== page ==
So, anyway, the student union – besides offering cheap drinks – organizes and subsidises a lot of sports clubs and societies. The latter are almost free, as far as I know, and there are nearly a hundred different societies, ranging from charity and fundraising clubs to politically engaged groups and societies for students of certain subjects (such as the physics society). There are also societies for people from certain countries to meet fellow countrymen and –women which might be especially helpful in learning to find one’s way around after arriving in a new uni environment.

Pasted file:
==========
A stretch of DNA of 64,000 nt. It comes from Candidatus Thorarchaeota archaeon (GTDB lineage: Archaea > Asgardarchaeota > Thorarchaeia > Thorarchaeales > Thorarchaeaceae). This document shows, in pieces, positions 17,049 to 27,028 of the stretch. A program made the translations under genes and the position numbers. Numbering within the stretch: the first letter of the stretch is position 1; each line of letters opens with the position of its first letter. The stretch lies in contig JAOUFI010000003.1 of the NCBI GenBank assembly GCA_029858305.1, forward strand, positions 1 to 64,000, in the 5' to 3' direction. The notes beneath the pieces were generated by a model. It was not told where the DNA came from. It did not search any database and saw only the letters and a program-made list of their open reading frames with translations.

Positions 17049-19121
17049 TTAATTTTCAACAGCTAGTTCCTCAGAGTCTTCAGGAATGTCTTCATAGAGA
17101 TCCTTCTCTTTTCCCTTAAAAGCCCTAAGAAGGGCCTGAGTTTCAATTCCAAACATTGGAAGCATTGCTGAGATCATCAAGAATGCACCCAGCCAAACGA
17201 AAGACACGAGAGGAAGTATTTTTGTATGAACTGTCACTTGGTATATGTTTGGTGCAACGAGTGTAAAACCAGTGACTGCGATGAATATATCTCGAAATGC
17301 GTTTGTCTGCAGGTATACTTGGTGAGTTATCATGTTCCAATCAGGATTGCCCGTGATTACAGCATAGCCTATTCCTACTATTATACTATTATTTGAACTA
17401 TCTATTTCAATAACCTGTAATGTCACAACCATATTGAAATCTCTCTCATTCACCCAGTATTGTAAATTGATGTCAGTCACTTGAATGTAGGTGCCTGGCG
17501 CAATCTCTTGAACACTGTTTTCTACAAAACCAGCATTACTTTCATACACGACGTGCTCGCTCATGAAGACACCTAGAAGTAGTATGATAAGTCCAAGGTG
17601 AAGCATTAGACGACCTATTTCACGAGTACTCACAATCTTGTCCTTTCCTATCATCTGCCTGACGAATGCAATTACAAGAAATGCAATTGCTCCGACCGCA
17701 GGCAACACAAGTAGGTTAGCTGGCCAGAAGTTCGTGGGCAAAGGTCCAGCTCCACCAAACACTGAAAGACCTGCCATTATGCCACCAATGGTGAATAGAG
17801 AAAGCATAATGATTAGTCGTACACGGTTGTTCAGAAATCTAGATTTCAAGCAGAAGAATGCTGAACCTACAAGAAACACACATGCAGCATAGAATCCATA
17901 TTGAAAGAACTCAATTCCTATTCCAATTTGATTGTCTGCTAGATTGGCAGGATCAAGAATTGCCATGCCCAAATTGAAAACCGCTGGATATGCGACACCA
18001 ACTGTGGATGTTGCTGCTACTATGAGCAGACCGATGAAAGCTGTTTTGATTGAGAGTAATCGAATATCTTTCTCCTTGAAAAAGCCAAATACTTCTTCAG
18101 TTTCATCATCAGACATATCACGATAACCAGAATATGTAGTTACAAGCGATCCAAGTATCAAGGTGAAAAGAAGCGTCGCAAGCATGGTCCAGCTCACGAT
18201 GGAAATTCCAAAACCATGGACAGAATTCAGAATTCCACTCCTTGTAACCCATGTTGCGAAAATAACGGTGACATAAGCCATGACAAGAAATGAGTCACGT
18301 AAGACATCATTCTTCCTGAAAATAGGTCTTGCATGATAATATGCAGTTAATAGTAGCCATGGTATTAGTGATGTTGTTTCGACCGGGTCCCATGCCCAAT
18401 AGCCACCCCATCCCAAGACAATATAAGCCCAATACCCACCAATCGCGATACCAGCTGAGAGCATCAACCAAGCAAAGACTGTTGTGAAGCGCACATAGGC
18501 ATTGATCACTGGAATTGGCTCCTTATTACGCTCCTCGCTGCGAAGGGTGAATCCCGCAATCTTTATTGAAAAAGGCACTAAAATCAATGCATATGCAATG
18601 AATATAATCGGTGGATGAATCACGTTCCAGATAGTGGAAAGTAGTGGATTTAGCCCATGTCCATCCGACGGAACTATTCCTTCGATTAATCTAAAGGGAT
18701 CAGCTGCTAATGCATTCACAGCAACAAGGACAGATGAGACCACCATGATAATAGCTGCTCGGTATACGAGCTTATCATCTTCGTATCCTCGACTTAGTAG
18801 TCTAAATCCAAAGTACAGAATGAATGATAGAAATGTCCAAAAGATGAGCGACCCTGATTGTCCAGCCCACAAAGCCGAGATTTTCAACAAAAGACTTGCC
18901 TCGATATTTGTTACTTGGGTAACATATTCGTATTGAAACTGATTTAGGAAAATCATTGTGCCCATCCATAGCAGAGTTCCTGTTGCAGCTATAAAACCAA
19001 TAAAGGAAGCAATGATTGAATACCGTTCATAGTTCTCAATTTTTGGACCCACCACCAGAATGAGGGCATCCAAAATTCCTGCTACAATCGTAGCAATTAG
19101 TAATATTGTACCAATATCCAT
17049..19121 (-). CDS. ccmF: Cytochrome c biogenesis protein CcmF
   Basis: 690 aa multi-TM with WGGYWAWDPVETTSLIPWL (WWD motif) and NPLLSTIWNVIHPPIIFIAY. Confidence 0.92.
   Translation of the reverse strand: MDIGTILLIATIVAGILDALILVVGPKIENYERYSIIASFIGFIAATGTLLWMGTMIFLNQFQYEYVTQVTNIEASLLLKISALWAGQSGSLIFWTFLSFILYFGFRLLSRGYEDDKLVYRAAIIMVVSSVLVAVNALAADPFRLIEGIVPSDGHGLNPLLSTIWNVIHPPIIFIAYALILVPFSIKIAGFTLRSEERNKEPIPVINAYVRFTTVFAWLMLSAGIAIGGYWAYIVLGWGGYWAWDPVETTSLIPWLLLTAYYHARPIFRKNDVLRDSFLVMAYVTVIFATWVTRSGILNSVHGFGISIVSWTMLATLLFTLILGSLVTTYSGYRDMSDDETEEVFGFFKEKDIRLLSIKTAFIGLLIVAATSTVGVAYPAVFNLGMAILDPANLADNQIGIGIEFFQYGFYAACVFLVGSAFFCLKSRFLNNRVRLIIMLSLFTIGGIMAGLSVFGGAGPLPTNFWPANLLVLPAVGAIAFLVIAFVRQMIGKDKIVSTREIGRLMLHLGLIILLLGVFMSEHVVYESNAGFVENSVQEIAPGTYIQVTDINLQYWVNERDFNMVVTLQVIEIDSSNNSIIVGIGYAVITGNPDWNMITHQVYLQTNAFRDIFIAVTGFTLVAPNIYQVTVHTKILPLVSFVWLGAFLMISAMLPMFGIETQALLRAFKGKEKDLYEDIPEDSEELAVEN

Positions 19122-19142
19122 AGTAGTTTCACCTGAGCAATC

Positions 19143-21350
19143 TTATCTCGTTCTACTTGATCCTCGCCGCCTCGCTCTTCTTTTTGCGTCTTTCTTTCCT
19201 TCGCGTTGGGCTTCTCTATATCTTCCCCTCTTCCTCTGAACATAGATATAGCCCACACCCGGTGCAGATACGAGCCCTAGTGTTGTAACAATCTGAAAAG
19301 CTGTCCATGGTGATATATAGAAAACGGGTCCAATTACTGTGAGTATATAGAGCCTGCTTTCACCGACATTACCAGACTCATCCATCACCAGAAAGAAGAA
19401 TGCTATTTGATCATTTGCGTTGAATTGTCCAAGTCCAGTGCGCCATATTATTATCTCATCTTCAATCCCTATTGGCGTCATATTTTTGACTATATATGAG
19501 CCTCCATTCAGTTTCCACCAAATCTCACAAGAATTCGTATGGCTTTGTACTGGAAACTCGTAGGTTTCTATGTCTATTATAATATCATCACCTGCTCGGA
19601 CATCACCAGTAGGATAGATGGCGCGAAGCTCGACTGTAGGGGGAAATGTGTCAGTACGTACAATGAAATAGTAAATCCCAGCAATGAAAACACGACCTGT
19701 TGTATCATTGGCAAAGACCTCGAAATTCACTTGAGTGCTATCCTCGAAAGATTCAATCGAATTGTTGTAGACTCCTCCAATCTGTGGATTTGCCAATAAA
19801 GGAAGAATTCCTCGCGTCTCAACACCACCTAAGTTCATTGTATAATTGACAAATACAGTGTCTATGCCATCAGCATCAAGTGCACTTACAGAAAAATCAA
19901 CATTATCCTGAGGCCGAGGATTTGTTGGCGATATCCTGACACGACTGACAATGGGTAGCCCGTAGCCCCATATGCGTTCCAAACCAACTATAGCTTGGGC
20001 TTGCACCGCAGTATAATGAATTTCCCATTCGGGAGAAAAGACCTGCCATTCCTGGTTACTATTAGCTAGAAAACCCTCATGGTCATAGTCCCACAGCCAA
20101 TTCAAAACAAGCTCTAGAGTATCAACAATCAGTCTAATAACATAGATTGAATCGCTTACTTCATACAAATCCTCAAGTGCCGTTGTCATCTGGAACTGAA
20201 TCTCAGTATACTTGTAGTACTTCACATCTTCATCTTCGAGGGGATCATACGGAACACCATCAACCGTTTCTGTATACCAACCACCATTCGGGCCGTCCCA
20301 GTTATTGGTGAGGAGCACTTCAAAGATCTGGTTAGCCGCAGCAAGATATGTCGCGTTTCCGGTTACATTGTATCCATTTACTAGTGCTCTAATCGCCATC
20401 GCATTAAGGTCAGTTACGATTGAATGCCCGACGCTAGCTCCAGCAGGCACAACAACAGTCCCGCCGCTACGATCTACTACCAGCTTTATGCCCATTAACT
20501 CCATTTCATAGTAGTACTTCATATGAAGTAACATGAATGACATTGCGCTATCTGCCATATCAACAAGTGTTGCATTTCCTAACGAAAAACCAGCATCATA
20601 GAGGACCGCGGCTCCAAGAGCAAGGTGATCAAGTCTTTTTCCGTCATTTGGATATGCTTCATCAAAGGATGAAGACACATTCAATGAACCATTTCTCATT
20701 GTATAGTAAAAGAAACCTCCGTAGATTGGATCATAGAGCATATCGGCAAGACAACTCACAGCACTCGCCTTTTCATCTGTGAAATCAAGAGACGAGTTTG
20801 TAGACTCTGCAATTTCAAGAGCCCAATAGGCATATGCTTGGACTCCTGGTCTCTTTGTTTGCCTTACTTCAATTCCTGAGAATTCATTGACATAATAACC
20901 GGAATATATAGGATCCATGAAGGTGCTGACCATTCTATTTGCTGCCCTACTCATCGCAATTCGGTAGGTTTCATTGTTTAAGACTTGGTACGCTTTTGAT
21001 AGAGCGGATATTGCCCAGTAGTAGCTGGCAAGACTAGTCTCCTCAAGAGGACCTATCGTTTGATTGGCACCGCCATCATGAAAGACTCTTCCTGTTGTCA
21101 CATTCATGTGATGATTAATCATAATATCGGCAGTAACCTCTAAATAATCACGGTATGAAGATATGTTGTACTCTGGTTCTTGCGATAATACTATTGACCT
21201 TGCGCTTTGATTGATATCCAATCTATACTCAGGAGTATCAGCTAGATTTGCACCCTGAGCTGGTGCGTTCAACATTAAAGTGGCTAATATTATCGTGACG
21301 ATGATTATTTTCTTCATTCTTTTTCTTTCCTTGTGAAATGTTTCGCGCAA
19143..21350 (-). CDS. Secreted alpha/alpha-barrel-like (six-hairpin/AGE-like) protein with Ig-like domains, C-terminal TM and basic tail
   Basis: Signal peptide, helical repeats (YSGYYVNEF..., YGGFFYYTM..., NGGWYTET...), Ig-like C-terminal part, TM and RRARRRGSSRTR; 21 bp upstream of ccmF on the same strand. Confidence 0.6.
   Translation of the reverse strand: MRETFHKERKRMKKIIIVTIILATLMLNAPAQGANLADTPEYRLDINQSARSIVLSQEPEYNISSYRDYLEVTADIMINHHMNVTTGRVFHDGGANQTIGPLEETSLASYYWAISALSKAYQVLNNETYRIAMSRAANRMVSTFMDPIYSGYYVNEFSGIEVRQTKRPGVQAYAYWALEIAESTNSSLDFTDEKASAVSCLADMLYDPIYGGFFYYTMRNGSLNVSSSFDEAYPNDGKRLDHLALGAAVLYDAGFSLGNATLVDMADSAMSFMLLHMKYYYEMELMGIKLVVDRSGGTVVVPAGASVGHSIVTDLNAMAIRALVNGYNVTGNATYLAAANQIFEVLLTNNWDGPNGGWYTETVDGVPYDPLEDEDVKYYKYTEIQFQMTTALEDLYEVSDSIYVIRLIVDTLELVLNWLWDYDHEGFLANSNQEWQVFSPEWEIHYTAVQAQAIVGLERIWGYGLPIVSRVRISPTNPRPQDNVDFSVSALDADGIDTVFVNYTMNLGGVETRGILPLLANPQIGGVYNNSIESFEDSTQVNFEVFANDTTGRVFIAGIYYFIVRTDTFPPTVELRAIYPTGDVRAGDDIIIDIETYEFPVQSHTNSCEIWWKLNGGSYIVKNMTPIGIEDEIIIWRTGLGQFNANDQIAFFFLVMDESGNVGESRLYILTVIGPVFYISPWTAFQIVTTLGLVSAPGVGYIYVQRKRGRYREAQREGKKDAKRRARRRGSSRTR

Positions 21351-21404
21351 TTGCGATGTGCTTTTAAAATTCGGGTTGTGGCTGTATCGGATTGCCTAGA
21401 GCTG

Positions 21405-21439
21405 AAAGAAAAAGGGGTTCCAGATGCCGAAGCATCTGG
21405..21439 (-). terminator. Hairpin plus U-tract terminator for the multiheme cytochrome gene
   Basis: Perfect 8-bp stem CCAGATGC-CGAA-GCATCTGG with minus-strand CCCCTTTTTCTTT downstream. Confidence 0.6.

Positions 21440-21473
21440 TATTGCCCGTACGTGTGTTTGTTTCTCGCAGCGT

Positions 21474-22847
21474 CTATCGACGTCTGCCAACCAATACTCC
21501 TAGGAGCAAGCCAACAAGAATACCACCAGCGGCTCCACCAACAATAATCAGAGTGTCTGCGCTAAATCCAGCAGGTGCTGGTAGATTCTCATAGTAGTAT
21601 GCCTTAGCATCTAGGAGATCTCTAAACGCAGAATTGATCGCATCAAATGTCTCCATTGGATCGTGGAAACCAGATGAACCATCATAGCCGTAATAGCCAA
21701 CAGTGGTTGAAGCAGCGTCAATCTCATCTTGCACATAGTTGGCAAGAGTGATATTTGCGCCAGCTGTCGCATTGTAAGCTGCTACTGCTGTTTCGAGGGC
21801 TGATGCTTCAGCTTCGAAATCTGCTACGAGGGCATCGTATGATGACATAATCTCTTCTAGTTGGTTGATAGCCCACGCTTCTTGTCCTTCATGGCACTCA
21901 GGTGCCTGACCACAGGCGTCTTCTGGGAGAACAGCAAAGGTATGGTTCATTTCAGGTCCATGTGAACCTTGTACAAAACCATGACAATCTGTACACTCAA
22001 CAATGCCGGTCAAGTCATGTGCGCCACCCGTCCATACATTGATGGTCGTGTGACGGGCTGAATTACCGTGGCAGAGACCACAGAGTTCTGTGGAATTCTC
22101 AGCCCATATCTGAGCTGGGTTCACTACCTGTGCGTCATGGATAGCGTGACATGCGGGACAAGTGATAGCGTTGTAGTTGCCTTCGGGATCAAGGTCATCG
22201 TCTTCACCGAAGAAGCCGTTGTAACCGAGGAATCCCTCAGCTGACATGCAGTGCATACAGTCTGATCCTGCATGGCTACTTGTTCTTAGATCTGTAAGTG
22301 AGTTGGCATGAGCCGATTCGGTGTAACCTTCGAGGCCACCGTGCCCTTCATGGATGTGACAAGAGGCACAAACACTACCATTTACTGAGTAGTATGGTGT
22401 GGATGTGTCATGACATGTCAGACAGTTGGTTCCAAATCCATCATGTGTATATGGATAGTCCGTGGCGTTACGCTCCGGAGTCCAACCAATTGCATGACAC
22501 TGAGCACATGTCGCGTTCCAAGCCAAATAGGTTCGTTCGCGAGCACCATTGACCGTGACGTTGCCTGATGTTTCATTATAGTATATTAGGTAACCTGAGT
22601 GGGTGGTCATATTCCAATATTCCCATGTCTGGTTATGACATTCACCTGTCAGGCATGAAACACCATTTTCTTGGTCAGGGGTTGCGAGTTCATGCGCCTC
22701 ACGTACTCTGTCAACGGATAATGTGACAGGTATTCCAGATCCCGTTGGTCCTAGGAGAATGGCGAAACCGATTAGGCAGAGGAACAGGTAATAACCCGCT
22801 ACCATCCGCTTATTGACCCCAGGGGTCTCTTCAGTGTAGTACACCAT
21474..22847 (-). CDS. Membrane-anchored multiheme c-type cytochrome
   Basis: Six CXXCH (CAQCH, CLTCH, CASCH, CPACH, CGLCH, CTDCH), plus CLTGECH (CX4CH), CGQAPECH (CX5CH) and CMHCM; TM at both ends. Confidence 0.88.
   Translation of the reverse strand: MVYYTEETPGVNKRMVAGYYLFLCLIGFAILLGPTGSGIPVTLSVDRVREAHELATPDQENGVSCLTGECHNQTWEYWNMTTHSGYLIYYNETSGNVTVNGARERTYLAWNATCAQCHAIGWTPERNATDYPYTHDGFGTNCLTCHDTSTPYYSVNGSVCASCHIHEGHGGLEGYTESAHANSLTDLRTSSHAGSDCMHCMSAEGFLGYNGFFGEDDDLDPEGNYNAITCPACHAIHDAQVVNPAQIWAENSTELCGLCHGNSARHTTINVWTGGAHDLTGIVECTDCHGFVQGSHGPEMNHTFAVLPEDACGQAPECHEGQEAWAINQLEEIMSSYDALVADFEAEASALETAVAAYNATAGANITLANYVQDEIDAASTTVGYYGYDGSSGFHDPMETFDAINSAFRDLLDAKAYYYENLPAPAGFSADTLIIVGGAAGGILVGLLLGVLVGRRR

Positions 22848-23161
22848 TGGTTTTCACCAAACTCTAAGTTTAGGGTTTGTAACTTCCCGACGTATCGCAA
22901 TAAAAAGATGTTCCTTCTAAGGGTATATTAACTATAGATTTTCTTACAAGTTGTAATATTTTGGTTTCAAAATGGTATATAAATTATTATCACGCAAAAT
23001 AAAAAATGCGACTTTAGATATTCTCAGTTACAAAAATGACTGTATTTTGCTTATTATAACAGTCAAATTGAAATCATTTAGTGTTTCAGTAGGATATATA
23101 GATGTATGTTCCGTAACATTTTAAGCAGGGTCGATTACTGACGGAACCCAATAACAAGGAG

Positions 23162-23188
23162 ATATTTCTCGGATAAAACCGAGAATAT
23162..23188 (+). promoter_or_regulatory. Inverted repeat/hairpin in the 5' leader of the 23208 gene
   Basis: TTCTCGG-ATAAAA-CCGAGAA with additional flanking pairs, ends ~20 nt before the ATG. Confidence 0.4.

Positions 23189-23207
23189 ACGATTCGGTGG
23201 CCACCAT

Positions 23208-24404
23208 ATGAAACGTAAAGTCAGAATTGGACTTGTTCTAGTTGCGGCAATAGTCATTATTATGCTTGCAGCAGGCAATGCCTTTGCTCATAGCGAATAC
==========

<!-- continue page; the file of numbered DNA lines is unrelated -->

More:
As for the sports clubs, they are a bit more expensive, as you have to become a member of the sports union (about £22 per year, I think) and usually pay for facilities or any extra equipment, depending on the sport. But again the range is pretty wide. While I’m not a big sports fan and have only tried one or two of the sports offered, you can basically find clubs for any common sport as well as martial arts and several outdoor activities, such as sailing, mountaineering and skydiving (see http://www.sportsunion.co.uk/).

The fun thing is that you can try as many clubs as you want in Freshers’ Week (first week before start of lectures in September) and even if it turns out you’re not a total sports enthusiast, most clubs include a lot of social events and nights out.